Why hasn't StackOverflow monopolized tech hiring yet?

ankush981 profile image Ankush Thakur ・1 min read

It struck me a couple days ago when StackOverflow sent me a job search reminder email: why hasn't this platform nuked all other hiring platforms out there?

It'd seem that all developers are on StackOverflow, either asking for help (junior- or mid-level) or helping (senior-level). Also, one's reputation points are a direct reflection of their involvement/expertise on the platform. It should follow that StackOverflow jobs should be the only preferred destination for hiring managers and devs alike.

And yet it's not.

I can't quite figure out why. Or maybe it has and I didn't realize it? O.o

What do you think about this?


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Well, for one thing, they've got nothing on Hired and Triplebyte (prior DEV sponsor!!). Those places that the time to match the person to the job, and do a great job at it. StackOverflow isn't even that good at suggesting roles; I rarely get anything even remotely interesting through them. The lack of a proper mediated communication system (not to mention the frankly clunky "timeline" on the developer story) make it feel like a cold, impersonal afterthought of a job board...at least to me. (At least DEV encourages connecting on DEV Connect!)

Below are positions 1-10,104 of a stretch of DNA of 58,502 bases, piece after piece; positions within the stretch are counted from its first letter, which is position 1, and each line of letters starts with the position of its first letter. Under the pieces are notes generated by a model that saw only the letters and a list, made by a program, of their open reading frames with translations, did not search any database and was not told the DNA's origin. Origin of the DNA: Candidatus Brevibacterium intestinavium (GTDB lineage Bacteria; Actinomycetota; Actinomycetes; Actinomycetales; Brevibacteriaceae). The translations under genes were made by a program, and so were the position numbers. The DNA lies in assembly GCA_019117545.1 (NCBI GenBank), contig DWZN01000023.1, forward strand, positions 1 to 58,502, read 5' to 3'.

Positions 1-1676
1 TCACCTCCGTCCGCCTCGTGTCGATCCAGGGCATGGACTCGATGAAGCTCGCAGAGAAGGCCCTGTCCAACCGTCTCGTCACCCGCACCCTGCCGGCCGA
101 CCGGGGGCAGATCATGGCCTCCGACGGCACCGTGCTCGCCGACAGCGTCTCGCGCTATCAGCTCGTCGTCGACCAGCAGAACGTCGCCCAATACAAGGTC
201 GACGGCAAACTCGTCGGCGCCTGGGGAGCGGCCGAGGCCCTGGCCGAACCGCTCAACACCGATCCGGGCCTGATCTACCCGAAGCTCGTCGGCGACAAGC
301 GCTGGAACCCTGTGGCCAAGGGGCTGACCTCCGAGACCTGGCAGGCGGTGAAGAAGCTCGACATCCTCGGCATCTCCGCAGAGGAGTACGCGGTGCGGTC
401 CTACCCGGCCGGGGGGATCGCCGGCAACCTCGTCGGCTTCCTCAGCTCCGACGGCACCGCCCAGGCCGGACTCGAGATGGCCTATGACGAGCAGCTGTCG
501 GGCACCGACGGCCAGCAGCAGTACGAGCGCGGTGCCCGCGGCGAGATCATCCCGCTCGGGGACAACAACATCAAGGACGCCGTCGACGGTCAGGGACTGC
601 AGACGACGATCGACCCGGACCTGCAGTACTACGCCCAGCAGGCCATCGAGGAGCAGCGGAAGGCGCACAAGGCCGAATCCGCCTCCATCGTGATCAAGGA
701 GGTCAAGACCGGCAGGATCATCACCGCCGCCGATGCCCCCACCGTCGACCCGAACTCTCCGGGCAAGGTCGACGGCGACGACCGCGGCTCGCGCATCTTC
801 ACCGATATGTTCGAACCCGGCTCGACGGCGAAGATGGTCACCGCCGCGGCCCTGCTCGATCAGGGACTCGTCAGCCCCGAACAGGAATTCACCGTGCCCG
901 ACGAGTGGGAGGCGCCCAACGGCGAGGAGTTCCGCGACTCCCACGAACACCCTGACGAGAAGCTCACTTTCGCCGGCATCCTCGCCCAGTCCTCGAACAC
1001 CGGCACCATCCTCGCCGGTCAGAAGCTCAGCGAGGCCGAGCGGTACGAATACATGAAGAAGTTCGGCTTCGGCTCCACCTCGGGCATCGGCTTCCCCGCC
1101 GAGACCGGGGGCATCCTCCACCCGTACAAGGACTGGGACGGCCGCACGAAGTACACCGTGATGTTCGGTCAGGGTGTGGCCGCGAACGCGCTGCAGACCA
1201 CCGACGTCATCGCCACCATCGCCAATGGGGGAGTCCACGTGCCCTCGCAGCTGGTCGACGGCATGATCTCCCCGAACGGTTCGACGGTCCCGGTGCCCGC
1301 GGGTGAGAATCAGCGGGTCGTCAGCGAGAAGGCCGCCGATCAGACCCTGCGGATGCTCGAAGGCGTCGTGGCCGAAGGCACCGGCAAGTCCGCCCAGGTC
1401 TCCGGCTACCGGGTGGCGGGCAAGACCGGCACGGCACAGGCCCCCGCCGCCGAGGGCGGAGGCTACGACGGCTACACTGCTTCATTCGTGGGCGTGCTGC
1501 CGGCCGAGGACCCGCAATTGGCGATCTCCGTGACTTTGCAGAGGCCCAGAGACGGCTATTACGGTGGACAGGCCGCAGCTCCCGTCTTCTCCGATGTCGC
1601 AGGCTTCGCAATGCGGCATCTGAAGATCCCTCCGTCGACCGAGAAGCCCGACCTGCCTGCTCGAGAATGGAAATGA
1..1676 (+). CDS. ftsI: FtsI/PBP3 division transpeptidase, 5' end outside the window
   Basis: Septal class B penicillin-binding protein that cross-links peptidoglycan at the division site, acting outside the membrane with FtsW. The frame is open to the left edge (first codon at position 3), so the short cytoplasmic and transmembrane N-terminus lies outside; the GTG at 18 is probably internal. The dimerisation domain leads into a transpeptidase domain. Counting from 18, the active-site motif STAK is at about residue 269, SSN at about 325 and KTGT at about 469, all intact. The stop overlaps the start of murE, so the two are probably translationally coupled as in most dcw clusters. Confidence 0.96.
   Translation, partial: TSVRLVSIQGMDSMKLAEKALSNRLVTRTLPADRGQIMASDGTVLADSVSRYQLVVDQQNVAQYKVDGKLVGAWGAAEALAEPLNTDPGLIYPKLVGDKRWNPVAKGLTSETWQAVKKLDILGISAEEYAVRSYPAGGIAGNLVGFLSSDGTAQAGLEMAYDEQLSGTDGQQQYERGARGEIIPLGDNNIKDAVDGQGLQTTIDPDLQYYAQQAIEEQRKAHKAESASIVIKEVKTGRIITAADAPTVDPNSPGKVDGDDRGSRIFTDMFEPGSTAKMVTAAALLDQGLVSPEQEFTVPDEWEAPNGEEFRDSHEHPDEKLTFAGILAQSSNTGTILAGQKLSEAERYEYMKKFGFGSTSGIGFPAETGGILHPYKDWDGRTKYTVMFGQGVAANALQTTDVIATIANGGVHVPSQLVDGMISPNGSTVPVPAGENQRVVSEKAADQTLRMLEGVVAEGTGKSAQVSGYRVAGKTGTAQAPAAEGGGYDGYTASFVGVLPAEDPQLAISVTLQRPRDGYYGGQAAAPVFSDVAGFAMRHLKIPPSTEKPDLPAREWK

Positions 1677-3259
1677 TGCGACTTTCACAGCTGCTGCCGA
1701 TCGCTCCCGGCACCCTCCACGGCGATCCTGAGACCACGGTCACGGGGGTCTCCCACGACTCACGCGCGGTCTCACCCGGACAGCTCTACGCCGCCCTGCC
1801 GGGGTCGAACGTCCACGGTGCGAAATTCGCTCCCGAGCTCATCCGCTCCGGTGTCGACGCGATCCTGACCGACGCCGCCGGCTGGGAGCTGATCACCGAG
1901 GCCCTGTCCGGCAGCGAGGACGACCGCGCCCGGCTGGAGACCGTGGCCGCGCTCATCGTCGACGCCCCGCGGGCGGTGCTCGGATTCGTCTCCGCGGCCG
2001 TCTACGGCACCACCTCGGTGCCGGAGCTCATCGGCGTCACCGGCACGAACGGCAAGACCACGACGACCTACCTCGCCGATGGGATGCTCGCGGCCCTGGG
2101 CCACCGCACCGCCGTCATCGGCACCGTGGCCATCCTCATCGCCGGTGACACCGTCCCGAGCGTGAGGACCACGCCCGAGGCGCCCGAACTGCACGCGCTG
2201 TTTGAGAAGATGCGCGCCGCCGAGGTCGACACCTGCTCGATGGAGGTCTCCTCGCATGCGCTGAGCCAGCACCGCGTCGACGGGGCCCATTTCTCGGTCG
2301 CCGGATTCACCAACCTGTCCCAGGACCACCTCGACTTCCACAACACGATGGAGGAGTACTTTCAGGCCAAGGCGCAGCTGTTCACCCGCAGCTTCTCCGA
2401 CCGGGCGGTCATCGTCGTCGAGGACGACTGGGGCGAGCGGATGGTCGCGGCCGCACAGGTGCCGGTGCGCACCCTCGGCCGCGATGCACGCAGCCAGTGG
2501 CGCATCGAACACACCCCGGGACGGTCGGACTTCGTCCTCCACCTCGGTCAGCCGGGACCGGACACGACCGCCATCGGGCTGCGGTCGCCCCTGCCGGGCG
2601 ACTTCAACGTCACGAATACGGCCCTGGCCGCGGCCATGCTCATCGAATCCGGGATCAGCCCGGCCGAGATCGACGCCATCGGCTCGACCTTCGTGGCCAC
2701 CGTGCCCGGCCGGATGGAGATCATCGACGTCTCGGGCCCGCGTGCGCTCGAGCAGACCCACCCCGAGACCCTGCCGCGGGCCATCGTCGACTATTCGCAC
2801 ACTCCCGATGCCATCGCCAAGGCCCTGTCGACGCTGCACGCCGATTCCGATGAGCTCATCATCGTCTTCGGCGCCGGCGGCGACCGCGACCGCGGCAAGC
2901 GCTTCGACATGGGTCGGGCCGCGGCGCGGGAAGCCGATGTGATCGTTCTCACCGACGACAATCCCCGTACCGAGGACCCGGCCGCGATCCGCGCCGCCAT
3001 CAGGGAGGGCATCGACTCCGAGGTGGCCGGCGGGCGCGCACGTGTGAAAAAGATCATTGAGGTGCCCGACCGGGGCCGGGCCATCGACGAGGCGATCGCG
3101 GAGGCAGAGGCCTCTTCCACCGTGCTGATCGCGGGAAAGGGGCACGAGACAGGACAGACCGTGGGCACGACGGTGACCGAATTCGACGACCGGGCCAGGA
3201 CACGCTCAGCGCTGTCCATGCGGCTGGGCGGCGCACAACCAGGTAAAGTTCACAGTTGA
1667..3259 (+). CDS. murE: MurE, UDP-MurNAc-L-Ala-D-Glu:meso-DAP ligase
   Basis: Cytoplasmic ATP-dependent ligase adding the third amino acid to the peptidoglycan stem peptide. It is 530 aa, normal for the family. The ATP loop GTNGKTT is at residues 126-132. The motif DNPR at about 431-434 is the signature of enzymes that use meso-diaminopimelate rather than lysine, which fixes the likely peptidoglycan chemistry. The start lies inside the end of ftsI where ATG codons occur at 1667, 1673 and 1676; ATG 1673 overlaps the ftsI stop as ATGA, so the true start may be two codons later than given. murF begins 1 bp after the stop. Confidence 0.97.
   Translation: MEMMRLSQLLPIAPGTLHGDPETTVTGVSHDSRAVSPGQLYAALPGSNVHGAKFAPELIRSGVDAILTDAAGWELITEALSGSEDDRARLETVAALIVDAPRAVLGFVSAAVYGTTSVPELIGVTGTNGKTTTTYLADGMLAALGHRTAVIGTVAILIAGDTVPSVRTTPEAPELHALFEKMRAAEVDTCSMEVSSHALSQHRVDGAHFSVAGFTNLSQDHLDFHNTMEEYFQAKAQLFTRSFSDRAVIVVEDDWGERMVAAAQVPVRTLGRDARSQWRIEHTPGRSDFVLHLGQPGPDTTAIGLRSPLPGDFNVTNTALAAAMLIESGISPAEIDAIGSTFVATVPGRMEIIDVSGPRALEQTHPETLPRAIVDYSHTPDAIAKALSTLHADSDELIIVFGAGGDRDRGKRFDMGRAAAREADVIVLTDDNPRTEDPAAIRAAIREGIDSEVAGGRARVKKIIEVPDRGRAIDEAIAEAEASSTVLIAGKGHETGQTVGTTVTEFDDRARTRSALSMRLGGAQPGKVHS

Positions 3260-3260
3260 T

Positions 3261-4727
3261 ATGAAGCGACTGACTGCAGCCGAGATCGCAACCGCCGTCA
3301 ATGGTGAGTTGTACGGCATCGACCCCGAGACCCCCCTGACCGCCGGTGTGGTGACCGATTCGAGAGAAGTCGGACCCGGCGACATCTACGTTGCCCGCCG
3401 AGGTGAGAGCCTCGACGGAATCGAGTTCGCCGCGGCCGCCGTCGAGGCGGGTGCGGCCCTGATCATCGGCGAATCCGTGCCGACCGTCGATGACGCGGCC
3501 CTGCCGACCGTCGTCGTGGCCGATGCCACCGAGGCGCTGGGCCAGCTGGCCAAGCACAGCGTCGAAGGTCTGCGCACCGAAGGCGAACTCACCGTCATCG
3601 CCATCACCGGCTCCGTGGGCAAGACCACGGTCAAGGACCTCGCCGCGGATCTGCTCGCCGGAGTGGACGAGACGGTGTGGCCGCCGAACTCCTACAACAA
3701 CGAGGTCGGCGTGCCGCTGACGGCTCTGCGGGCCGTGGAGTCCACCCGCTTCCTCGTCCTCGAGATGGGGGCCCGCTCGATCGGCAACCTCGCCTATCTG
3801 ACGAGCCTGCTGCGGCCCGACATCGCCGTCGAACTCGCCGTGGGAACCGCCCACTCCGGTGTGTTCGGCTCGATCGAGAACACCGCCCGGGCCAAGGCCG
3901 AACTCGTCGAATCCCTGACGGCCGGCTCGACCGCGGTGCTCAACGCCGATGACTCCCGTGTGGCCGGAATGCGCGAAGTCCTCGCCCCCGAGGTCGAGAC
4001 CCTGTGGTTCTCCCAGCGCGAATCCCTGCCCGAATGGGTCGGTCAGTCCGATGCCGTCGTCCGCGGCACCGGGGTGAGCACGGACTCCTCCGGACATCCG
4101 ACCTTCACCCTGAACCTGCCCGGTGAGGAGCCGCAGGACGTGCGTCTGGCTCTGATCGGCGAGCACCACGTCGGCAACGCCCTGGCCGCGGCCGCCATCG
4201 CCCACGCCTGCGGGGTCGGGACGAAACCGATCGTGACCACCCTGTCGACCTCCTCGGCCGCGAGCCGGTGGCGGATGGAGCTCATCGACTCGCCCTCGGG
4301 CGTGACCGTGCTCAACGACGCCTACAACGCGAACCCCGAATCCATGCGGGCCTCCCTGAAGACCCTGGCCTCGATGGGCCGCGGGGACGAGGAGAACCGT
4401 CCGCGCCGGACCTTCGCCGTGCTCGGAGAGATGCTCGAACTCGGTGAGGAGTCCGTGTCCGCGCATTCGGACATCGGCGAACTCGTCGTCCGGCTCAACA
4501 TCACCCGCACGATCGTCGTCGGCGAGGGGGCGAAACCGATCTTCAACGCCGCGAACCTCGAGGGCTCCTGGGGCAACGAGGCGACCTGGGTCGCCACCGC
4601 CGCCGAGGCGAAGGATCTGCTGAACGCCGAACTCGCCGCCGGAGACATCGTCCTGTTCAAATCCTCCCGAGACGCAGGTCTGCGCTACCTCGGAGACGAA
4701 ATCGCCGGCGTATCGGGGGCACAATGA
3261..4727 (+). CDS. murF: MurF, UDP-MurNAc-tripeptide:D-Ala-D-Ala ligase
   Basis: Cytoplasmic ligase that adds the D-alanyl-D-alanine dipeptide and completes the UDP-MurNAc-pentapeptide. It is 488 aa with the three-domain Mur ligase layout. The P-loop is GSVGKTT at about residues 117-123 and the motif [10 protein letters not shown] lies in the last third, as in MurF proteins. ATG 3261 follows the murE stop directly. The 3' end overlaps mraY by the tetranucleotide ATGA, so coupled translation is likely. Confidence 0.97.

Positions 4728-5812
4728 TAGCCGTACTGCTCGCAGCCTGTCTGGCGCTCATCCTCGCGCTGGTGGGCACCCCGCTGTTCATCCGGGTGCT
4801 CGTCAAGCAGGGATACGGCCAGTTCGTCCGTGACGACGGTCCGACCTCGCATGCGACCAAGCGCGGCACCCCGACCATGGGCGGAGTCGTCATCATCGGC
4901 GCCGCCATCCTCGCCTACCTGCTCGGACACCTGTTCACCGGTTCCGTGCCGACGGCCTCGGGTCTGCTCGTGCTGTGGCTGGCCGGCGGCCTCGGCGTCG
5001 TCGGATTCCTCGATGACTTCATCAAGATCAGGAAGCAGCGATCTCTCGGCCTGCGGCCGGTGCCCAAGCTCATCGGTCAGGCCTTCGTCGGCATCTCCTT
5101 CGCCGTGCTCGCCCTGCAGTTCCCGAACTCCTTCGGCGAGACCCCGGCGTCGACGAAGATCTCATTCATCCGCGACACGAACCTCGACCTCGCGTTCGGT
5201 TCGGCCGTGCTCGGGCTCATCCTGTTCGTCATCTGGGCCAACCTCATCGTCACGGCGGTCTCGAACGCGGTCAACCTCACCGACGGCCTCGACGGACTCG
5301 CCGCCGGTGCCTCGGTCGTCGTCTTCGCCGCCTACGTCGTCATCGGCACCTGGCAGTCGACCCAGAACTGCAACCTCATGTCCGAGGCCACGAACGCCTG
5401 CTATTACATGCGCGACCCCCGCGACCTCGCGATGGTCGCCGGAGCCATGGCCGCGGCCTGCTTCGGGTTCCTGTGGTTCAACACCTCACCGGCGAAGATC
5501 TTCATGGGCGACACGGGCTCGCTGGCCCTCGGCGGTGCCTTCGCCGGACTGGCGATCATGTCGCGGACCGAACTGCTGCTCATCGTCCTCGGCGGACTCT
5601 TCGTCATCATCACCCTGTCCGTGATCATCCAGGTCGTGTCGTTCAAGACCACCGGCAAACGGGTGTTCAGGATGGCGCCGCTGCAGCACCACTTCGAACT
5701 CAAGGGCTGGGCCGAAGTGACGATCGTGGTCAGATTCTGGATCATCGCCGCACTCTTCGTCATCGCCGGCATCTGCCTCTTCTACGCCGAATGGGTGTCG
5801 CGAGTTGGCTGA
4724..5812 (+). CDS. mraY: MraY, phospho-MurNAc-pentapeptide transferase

Second, I think StackOverflow is starting to lose some of its ubiquity in the programming community. More and more people are getting fed up with being treated like trash (even despite attempts to fix that problem), and reputation points are more tied to arbitrary favor with the Playground Bullies, rather than measures of actual expertise.

Third, programmers tend to distrust centralization and monopoly, especially in this era of "everything is open!" so StackOverflow couldn't possibly vacuum up all the business in the job search section; the moment they did, a large mob would drop them on sheer basis of their ubiquity.


Wow, I had never heard of Hired and Triplebyte before! Thanks a lot! :D

programmers tend to distrust centralization and monopoly

You mean how everyone isn't using VS Code, JavaScript, React and GitHub? ;-)

My point was that due to its sheer size and dominance in search rankings, SO seems to be the place where (almost) everyone has to go now and then. But I guess as you said, they've done a bad job of matching people and now nobody is interested. O.o


You mean how everyone isn't using VS Code, JavaScript, React and GitHub? ;-)

"Everyone" isn't.

There are many who distrust GitHub and use GitLab, Atlassian, or self-hosted solutions. By way of example, GitLab's usage went up after GitHub was acquired by Microsoft. GitHub remains popular, largely due to its features and workflow, but it is not ubiquitous.

Javascript is an open standard with multiple implementations, so it scarcely counts in this discussion. React is one of several popular frameworks; it's presently popular, but could easily lose that spot to the next shiny thing at any moment.